Capsoul: Ohio's Answer to Motown
Following in the tradition of Detroit's Motown Records, the Capsoul label was formed during the early 1970s to bring Columbus, Ohio's local talent to a national audience. Unlike Motown, Capsoul had just a few minor hits over several years before going out of business.
Now a new label, the Numero Group, has collected lost Capsoul gems and released them on the CD Eccentric Soul: The Capsoul Label.
NPR's Liane Hansen speaks with the Numero Group's Ken Shipley and with Capsoul founder Bill Moss about the label's history -- and future.
Shipley was introduced to Columbus soul when a researcher played him a copy of "You Can't Blame Me" by the group Johnson, Hawkins, Tatum & Durr.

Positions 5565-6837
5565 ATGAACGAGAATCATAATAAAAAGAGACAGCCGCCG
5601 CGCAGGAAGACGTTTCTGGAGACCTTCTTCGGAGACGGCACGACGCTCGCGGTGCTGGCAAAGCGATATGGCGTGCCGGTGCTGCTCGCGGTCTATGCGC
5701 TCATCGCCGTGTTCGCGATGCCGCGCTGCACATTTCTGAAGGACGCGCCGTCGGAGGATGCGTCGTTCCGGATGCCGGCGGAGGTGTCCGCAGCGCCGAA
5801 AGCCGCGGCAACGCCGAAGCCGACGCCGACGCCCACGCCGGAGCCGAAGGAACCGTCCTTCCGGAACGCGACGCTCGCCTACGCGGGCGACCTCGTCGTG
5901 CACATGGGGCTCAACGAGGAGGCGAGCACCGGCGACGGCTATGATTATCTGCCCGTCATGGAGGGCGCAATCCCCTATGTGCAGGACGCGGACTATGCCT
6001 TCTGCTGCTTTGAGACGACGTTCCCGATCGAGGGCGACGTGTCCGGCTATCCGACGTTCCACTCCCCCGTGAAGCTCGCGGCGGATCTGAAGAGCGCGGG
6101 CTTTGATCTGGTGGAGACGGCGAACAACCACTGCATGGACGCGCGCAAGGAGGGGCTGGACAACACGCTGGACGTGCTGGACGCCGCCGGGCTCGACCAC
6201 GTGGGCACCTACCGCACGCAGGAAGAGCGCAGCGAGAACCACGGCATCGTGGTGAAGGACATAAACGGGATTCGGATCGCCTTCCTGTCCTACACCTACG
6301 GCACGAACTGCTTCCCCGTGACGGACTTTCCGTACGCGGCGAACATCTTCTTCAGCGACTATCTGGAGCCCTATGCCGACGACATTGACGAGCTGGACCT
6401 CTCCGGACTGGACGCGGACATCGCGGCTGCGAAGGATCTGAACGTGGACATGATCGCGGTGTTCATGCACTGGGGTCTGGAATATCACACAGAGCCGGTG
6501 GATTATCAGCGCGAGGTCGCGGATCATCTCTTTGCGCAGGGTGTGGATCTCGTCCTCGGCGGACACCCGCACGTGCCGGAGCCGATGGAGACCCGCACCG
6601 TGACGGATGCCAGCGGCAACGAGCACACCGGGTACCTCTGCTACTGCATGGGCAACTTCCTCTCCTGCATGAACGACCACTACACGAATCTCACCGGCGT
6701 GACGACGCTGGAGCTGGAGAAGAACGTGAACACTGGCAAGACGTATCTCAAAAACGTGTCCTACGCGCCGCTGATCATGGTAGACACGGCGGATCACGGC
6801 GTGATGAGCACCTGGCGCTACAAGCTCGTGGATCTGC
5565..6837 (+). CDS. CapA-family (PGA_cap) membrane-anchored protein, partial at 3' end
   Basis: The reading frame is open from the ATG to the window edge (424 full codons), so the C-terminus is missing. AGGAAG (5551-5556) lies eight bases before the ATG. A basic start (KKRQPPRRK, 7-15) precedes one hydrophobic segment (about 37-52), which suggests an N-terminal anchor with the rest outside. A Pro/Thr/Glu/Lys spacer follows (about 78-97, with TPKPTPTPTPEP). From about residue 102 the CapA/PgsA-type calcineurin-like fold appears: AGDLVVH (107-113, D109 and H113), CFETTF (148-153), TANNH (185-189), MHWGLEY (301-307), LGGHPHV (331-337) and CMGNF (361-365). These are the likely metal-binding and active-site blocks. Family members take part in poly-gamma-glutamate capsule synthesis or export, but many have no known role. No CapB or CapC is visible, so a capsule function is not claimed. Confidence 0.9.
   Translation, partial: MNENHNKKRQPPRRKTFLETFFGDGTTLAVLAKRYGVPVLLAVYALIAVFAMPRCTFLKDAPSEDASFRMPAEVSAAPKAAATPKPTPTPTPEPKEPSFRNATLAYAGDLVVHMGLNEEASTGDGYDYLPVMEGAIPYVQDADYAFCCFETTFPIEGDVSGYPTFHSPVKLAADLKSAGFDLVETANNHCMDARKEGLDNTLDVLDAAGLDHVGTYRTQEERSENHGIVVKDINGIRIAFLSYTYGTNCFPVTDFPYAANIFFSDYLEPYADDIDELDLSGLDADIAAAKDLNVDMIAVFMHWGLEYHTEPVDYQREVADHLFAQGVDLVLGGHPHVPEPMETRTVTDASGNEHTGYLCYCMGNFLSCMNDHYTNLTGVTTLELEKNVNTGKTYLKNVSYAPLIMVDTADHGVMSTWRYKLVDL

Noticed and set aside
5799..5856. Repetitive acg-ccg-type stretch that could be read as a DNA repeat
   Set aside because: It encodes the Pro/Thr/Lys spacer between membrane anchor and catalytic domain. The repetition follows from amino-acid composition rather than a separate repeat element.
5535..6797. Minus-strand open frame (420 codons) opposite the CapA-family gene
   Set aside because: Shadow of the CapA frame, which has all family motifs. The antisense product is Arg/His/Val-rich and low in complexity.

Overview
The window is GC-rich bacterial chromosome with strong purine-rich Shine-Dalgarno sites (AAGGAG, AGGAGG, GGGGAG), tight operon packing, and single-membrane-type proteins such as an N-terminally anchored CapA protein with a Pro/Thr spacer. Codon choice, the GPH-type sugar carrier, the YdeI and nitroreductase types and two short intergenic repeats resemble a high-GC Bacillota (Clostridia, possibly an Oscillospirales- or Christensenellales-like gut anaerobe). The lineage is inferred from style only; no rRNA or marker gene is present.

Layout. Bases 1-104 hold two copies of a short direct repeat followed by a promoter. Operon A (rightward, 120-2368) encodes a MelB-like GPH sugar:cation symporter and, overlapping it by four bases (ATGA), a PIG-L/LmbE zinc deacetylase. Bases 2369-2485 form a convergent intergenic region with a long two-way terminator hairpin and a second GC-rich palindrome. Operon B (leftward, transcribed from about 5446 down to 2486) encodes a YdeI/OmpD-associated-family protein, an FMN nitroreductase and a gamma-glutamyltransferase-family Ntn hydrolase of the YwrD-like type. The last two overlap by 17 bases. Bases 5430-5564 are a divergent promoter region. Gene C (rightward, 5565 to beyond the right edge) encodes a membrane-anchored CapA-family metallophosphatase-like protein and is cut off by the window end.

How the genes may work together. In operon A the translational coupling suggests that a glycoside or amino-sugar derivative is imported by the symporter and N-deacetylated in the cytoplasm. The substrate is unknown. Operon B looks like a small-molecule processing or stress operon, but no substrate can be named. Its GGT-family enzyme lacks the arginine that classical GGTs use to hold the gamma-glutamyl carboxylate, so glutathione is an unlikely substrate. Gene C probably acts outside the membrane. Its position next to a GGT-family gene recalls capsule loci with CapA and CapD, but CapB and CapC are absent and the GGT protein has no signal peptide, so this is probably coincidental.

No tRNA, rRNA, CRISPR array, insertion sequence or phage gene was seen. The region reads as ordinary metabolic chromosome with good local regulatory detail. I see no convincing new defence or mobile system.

Sold from the song's first notes, Shipley tracked down Moss only to find that all of Capsoul's master tapes were destroyed after the label shut down. All of the tracks on Eccentric Soul are painstakingly cleaned transfers from Capsoul 45s. Some were purchased by Shipley via the online auctioneer eBay.
Moss, who moved from the record business to local politics, is happy to hear the music again. "I don't think there has been a day that has gone by that I have not thought about that record company," he says. "It's like the first woman you ever really loved. You never get over that one."
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